DVD Review - Winnie Mandela
From the beginning, Roodt establishes Winnie as a strong girl, able to fight the boys and stand up to them, as well as not conform to traditional gender roles. She's an educated girl who can recite Shakespeare's sonnets in near-perfect English. Her father had always wanted a boy but only got six daughters, so she felt the need to be the boy her father always wanted. Why she felt this way and not any of her siblings isn't explored.
Oscar-nominee Terence Howard (Hustle & Flow and Crash) co-stars as Nelson Mandela, her husband, a lawyer in South Africa who would go on to win the Nobel Peace Prize in 1993 and then become the country's first black president in 1994. Roodt's film explores their courtship and brief marriage before Nelson was convicted and sentenced to life in prison in 1962. Howard has such a great voice and screen presence that he certainly steals the show. Just the look in his gorgeous eyes tells you so much and proves how better an actor he is compared to Hudson.
Hudson's scenes opposite Howard during the courtship are sweet and fun, but the movie launches into the politics of the fight against apartheid and focuses mainly on that. At times, the movie is thrilling and even chilling. At other times, the movie becomes an indictment of how South Africa pursued so-called terrorists or communists being analogous to McCarthyism or even to the accusations of torture used by countries like the United States on its war or political prisoners.
Never is this more apparent than in a 11-minute sequence, depicting Winnie's near two-year incarceration. Of course, Nelson Mandela is famous for surviving and supremely over-coming his 27-year prison term, but he's not the only one who was locked up. Granted, Winnie was not locked up for 27 years, but she was in solitary confinement longer than anyone else until that point. At least, Nelson got to go outside. Winnie didn't.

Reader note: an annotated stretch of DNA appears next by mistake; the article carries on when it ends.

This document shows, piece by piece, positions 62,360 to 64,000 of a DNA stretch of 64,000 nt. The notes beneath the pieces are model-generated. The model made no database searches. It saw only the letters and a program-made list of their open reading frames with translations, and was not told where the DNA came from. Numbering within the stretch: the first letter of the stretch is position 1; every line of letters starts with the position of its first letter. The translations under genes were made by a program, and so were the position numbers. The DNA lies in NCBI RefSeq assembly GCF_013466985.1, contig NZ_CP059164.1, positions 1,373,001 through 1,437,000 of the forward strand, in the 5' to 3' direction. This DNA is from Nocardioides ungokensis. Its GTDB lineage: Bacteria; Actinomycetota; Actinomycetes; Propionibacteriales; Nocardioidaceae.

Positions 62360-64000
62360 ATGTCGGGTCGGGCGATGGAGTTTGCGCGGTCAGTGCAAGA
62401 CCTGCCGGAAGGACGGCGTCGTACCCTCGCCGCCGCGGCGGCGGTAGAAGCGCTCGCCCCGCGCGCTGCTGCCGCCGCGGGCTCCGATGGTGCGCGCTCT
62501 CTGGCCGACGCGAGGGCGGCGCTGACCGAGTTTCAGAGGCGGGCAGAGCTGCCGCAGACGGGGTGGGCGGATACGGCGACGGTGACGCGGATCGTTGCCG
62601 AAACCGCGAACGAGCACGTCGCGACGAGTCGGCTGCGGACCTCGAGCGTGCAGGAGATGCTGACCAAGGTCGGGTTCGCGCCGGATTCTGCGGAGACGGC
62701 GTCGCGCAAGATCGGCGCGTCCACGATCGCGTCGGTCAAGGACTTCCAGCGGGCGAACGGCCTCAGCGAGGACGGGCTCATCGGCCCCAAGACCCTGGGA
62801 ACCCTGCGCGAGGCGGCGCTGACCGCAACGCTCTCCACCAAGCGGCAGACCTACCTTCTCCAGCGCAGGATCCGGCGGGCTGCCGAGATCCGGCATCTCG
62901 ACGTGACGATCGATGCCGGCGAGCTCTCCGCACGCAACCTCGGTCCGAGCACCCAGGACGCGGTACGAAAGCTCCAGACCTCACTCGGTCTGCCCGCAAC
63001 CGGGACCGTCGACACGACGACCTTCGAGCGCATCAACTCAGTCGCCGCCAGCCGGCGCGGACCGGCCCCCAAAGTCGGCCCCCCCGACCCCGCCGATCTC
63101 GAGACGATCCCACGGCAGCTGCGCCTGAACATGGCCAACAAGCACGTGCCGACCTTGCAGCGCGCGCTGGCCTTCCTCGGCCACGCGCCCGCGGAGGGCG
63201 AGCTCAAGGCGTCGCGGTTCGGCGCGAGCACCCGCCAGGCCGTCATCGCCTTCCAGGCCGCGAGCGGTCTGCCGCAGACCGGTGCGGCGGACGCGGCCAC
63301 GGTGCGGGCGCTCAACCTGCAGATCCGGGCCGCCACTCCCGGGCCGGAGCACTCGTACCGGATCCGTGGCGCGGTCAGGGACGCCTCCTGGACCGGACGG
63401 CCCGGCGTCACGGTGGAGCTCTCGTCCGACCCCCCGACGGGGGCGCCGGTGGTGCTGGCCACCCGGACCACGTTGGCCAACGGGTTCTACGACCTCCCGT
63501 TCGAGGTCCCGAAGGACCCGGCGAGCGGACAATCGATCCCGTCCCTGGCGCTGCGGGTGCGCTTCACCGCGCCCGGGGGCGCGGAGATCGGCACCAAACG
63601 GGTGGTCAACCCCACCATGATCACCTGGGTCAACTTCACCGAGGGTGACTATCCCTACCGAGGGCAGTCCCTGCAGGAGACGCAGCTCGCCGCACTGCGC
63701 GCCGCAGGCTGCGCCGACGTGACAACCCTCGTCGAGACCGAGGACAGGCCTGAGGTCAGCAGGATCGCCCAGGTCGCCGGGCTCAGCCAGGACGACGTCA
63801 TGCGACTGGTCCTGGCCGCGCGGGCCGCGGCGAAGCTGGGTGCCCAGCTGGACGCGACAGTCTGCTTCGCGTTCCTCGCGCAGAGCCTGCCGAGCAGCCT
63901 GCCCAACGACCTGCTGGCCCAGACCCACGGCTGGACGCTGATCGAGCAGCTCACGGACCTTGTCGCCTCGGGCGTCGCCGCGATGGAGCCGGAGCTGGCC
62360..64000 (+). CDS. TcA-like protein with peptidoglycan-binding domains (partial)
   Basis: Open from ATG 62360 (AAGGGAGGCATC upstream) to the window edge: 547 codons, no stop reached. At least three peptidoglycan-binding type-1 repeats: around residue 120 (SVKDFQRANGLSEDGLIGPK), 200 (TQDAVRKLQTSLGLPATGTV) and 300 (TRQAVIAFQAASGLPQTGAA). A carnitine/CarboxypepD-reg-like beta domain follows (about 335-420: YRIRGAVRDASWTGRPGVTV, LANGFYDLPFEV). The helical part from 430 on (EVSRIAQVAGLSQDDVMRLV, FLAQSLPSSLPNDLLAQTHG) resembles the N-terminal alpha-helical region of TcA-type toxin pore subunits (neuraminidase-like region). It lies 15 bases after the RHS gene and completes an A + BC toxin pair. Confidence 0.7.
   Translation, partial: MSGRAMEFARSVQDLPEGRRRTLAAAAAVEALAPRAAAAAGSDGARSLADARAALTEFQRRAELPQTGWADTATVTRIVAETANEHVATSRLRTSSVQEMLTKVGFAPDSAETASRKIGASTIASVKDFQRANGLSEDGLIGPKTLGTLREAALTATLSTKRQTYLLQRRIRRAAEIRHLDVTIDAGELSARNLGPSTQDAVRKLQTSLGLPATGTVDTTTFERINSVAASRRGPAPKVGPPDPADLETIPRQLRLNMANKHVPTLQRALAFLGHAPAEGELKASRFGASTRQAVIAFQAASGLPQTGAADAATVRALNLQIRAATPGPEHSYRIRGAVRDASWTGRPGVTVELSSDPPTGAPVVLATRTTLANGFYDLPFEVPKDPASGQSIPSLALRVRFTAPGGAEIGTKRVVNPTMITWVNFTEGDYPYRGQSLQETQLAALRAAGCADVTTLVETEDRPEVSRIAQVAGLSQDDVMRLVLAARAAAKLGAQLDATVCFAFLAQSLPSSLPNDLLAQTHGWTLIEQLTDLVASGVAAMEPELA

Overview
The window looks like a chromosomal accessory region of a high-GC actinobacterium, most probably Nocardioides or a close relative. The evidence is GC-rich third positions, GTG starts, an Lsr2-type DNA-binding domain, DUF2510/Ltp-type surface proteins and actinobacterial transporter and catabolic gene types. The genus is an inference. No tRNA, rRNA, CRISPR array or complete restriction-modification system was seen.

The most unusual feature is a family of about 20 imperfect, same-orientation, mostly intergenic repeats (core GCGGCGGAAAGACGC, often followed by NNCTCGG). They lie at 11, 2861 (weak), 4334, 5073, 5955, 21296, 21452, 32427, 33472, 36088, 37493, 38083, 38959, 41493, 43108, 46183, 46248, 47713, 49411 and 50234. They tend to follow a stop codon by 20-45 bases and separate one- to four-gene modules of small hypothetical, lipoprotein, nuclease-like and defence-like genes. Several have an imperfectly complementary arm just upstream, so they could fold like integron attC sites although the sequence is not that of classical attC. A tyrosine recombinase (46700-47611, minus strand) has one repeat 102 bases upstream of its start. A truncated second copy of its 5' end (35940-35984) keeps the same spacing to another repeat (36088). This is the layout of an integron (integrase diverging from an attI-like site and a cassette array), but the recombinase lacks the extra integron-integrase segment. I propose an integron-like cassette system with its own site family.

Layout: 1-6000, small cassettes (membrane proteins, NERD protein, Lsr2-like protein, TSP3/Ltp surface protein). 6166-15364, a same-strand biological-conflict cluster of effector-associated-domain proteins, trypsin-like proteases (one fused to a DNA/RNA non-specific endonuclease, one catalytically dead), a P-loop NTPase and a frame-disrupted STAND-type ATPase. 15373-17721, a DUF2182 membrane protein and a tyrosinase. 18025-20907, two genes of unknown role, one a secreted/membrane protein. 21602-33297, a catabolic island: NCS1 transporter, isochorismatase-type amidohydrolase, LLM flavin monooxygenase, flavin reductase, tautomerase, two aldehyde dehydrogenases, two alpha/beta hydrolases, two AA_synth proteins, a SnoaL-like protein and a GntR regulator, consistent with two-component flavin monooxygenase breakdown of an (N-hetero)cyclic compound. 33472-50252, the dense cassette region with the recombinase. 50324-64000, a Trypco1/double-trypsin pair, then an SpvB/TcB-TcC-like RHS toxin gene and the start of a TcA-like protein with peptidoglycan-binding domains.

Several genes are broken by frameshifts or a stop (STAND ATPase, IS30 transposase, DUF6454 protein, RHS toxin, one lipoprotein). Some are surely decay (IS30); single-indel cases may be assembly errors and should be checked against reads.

For nearly 500 days, Winnie was locked in a windowless room with no toilet and no bed, just an infestation of ants. She was occasionally let out for questioning and those questioning sessions could certainly be classified as torture. Roodt depicts this 500-day imprisonment brutally and Hudson's performance or her portrayal is equally so.
After the sequence, it's clearer that Roodt's film is an endurance test, meant to show what it takes for a person who believes in a cause to achieve that cause. Even after Winnie is released from jail, her endurance test doesn't end. More harassment and more danger come her way. Where the movie loses its way is the interpretation of Winnie's character following all that.
It's not clear if Winnie stays a character who has things simply happen to her and she has to go along with it, or, if she's a character who has a more active role. Prior to going to her solitary confinement, she is definitely active, essentially becoming a carbon copy of her husband at protests and rallies. After her solitary confinement though, her activeness goes into question.
For example, at one point, Nelson asks Winnie if she's had an affair. Winnie doesn't answer. She rejects the accusation and walks away. The fact that she didn't answer might be the truth of what actually happened in real-life, but it's indicative of how Winnie as a character in the latter half of this movie loses her definitiveness. Roodt does nothing to affirm or deny the affair or give any hint as to why Nelson even thinks she's cheating. Therefore, there's no basis as to judge her reaction.
The makeup is weird. Howard is aged more rapidly than Hudson. Hudson doesn't even seem to be aged at all until the last ten minutes or so, despite Hudson covering about 45 years of Winnie's life. I'd say she does well covering the first half of those years. The second half seems rushed and less distinct.
Three Stars out of Five.
Rated R for some violence and language.
Running Time: 1 hr. and 47 mins.